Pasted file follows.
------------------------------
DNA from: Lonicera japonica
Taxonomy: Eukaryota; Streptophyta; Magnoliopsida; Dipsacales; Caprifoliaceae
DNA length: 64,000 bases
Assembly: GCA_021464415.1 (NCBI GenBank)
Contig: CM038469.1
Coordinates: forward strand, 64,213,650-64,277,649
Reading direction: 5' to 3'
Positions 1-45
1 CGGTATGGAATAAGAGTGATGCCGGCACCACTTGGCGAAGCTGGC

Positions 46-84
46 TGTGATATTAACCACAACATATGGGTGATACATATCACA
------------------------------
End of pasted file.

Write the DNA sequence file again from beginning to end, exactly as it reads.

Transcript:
DNA from: Lonicera japonica
Taxonomy: Eukaryota; Streptophyta; Magnoliopsida; Dipsacales; Caprifoliaceae
DNA length: 64,000 bases
Assembly: GCA_021464415.1 (NCBI GenBank)
Contig: CM038469.1
Coordinates: forward strand, 64,213,650-64,277,649
Reading direction: 5' to 3'
Positions 1-45
1 CGGTATGGAATAAGAGTGATGCCGGCACCACTTGGCGAAGCTGGC

Positions 46-84
46 TGTGATATTAACCACAACATATGGGTGATACATATCACA